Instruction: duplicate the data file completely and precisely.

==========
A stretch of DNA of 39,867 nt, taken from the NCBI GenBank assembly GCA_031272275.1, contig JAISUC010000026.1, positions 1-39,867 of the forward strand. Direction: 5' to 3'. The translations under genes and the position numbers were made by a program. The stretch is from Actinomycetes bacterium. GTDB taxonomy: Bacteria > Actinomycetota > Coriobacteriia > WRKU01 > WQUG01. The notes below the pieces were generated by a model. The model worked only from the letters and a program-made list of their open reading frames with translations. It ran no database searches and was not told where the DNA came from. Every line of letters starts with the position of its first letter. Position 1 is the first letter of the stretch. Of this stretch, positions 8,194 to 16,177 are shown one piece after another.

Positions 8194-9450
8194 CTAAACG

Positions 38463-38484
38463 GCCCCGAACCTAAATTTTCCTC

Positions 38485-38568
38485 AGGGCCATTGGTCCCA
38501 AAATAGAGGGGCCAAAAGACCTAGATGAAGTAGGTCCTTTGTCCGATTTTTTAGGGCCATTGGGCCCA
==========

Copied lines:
A stretch of DNA of 39,867 nt, taken from the NCBI GenBank assembly GCA_031272275.1, contig JAISUC010000026.1, positions 1-39,867 of the forward strand. Direction: 5' to 3'. The translations under genes and the position numbers were made by a program. The stretch is from Actinomycetes bacterium. GTDB taxonomy: Bacteria > Actinomycetota > Coriobacteriia > WRKU01 > WQUG01. The notes below the pieces were generated by a model. The model worked only from the letters and a program-made list of their open reading frames with translations. It ran no database searches and was not told where the DNA came from. Every line of letters starts with the position of its first letter. Position 1 is the first letter of the stretch. Of this stretch, positions 8,194 to 16,177 are shown one piece after another.

Positions 8194-9450
8194 CTAAACG

Positions 38463-38484
38463 GCCCCGAACCTAAATTTTCCTC

Positions 38485-38568
38485 AGGGCCATTGGTCCCA
38501 AAATAGAGGGGCCAAAAGACCTAGATGAAGTAGGTCCTTTGTCCGATTTTTTAGGGCCATTGGGCCCA